The last time you spit out a few choice words and maybe a gesture to the person who nearly caused you to have an accident on the freeway, how important was your reaction anyway?
When you remind your other half, partner, spouse or housemate to stop leaving the cap off the toothpaste for the umpteenth, zillionth time (is zillionth a word? lol), how important is it anyway?
I’ve been thinking about this for the last 24 hours, ever since I found out one of my two close friends here in Spartanburg died. I remember our last words to each other a week ago, “Love you,” and “I love you,” with a hug and a kiss on the cheek. Now, THAT’S important, don’t you agree?
So you drop the butter on the floor. Do you think it will make any different a hundred years from now? Probably not. I remember back in 1979 I was housemates with another woman my age. I had just separated from my husband and Anne was the perfect roommate. She was loving and kind, generous and caring, and her faith was something to be admired. Anyway, one day she dropped the butter on the floor as she took it out of the fridge. She leaned over, picked it up, and threw it against the wall. She didn’t swear or act upset. I stood there with my mouth open. “Why did you do that?” I said.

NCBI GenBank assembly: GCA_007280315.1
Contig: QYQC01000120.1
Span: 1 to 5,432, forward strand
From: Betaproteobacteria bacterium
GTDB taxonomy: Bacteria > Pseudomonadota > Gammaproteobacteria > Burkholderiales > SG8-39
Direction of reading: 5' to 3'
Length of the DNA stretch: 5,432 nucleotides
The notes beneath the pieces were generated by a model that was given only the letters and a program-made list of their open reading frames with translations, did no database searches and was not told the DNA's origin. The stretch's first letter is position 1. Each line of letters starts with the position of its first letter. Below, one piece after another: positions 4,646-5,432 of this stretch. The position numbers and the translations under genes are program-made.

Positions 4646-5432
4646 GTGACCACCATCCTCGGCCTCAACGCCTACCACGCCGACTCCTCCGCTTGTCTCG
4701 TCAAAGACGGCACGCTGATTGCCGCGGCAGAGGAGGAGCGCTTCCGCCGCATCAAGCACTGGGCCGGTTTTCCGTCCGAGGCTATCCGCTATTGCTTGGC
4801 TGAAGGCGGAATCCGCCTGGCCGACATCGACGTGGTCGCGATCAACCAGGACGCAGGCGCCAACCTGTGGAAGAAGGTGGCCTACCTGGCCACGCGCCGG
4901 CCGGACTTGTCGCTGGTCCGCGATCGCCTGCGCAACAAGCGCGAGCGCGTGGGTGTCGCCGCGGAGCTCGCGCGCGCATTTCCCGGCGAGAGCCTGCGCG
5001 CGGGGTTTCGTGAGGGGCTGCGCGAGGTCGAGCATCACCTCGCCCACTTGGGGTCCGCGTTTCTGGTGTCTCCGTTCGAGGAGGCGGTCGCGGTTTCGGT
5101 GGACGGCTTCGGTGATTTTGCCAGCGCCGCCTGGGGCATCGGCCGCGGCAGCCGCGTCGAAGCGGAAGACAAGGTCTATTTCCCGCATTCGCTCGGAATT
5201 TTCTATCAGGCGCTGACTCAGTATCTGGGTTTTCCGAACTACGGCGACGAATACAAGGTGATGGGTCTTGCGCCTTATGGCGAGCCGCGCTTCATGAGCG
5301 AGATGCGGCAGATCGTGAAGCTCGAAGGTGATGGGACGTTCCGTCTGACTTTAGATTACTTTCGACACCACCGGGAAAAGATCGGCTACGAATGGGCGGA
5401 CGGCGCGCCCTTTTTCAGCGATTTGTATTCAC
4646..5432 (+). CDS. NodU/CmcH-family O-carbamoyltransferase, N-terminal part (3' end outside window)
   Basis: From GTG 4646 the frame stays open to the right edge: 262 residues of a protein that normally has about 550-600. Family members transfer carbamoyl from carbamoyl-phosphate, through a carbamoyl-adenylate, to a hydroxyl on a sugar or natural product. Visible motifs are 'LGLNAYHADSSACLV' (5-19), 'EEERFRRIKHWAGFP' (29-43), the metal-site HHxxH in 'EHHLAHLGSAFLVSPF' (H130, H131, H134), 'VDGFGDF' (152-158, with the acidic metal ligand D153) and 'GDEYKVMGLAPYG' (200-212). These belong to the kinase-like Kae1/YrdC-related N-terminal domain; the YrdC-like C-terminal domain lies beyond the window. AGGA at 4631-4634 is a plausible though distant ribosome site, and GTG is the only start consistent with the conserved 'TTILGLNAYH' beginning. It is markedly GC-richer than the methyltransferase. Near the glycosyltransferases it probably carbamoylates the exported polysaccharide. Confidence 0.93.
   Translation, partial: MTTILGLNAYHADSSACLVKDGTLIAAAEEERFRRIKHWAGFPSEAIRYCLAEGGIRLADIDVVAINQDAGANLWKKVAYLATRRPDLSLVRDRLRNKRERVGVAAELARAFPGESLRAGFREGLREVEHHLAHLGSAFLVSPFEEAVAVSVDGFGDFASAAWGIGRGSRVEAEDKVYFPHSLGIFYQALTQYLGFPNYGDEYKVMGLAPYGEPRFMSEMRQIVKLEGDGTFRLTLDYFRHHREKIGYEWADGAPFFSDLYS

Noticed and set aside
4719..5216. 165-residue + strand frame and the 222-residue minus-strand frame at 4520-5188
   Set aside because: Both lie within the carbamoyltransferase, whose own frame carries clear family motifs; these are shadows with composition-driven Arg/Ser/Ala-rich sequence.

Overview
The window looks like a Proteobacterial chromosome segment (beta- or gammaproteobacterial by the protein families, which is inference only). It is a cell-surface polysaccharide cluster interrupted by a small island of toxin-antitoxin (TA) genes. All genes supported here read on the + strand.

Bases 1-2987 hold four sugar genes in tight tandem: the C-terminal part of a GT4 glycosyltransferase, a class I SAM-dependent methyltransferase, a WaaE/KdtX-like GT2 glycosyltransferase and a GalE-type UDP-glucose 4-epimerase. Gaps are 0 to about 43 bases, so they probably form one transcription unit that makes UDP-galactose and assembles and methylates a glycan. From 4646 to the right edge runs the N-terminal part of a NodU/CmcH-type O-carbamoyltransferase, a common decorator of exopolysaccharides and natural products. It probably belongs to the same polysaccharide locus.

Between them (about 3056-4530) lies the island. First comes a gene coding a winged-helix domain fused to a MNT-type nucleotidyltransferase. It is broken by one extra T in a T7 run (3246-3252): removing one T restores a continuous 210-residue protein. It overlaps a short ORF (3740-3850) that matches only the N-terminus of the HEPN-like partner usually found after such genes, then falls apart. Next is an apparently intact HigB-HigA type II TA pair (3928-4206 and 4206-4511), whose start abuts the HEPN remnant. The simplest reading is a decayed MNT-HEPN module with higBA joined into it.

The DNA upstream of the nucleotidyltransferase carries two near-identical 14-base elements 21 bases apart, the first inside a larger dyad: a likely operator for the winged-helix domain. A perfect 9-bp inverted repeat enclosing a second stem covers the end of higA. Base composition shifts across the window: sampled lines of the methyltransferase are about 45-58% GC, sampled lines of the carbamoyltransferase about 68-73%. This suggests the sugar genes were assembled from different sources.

“Because the butter wasn’t good anymore anyway, and it was just my way of expressing frustration at having dropped it. I know I’ll have to clean up two messes now, but it sure did feel good to throw it against the wall!”
I’ve never forgotten that (obviously). Dropping the butter wasn’t important. Throwing it against the wall was, because in that way, she could express her aggravation in a healthy way.
Does it really help to yell at your child when s/he doesn’t do exactly what you want him/her to do at the moment you request it? Does the sound of your loud voice enhance lives, whether it be your children, your spouse or your parents or friends? Nope.
Fifteen years from now, will you be remembered for speaking quietly, smiling greatly and letting people know how important they are in your life?
Or will others remember you as complaining, whining and gossiping about your neighbor?
What were the last words you spoke to the people in your life last night or your kids before they left for school this morning? I hope they were loving and sweet.
I wish for you all the good things and feelings in this world. While we might not always be able to control things (life just happens sometimes), we can control our attitudes toward those things, situations and people. And the more peaceful we are, the more we express our gratitude, and the more ways we let God’s light shine through us, the happier we and all the people we know will be in the long run.
Have a blessed day.